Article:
Wolf Blitzer on CNN on Sunday.
"His whole campaign is based on the notion that 'I can keep you safe,
therefore at times of difficulty for America stick with me,' and then
out comes Tom Ridge," Mr. Dean, the former Vermont governor, added,
referring to the homeland security secretary. "It's just impossible to
know how much of this is real and how much of this is politics, and I
suspect there's some of both in it."
White House officials denied that suggestion, and other Democrats and
Mr. Kerry's advisers would not embrace it. "I certainly hope not," Steve
Elmendorf, Mr. Kerry's deputy campaign manager, said. "You have to take
them at their word."
But aides on both sides say they are thinking about how the elevated
alert level affects the election and about the possibility of an actual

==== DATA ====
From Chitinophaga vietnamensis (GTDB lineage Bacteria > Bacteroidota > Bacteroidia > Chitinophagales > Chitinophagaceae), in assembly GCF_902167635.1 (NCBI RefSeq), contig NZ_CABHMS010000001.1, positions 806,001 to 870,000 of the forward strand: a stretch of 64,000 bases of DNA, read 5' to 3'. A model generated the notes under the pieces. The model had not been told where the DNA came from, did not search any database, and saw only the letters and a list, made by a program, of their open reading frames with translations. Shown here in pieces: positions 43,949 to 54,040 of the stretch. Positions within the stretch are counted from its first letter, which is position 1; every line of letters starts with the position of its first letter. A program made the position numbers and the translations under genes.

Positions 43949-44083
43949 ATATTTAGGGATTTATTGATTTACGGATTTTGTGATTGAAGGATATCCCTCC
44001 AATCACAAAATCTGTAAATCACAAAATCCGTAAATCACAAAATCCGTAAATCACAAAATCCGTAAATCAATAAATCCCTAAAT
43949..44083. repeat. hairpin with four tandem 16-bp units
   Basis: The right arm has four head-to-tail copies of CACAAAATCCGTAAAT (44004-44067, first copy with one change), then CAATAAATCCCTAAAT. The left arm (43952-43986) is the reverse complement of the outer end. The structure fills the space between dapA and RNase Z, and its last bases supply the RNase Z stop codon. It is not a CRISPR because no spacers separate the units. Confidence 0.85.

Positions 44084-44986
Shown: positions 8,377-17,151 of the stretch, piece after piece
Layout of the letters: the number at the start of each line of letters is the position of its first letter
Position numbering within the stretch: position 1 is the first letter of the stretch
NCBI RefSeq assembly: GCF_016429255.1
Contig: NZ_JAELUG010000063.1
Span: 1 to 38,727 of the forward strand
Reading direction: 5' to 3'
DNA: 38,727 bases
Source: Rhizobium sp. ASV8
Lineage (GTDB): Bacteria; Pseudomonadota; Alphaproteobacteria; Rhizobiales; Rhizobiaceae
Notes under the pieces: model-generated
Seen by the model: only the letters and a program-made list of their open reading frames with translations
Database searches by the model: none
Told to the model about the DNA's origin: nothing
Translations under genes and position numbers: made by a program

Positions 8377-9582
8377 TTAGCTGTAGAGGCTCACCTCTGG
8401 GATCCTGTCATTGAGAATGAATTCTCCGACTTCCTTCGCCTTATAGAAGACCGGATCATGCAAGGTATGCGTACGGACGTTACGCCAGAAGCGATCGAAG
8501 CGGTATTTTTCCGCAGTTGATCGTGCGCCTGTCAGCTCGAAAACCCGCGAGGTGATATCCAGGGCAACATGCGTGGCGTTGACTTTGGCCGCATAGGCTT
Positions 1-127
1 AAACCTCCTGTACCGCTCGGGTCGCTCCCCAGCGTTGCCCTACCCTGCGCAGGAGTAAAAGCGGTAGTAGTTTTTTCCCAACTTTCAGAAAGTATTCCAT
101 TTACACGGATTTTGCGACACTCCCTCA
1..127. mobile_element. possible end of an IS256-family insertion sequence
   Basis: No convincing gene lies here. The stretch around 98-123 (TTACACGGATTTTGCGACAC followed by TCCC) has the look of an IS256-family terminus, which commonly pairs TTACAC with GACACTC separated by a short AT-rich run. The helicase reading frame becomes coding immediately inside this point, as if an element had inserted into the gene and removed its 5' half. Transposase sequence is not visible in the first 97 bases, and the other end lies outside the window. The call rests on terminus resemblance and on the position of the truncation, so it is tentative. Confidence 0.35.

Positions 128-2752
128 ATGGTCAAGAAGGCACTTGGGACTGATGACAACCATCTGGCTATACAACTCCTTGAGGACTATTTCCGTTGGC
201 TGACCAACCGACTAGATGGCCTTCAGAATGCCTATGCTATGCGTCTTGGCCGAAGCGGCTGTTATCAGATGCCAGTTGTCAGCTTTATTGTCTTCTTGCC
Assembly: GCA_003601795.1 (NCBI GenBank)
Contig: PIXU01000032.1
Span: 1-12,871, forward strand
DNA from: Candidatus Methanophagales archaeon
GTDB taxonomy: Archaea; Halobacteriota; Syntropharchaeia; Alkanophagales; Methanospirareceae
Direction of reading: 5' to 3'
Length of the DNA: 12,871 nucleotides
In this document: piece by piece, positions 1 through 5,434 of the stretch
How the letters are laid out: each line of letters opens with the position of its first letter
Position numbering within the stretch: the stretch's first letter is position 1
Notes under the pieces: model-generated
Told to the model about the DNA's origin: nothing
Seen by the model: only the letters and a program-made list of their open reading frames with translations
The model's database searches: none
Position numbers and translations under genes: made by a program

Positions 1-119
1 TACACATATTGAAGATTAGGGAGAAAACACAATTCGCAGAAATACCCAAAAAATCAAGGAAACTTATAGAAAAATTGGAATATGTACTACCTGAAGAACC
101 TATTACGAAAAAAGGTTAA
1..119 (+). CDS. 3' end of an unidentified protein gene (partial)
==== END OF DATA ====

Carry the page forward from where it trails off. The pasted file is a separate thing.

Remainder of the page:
terrorist attack as they try to discuss the political repercussions of
terrorism without being accused of doing anything as crass as discussing
the political repercussions of terrorism.
Mr. Kerry's aides said he immediately embraced the security
recommendations of the Sept. 11 commission and criticized Mr. Bush for
being slow in his response, in part because of the possibility of more
alerts or, worse, an actual attack.
Mr. Bush's campaign advisers have made clear that every reminder of a
threat from abroad is also a reminder for voters of what they like about
Mr. Bush and stirs what polls have shown to be one of voters' biggest
reservations about Mr. Kerry.
Going into the Democratic convention, polling showed voters were much
more likely to trust the nation's security to Mr. Bush than Mr. Kerry.
Mr. Bush is preparing to issue orders, perhaps as early as Monday, to
put in place some of the changes recommended by the Sept. 11 commission.
That is likely to put him at the center of the news, which was dominated
last week by the Democrats' convention.
But as Election Day approaches, the political ramifications of the
threat from terrorism are not as clear as they were even a year ago.
For one thing, Mr. Bush has been challenged over the past six months by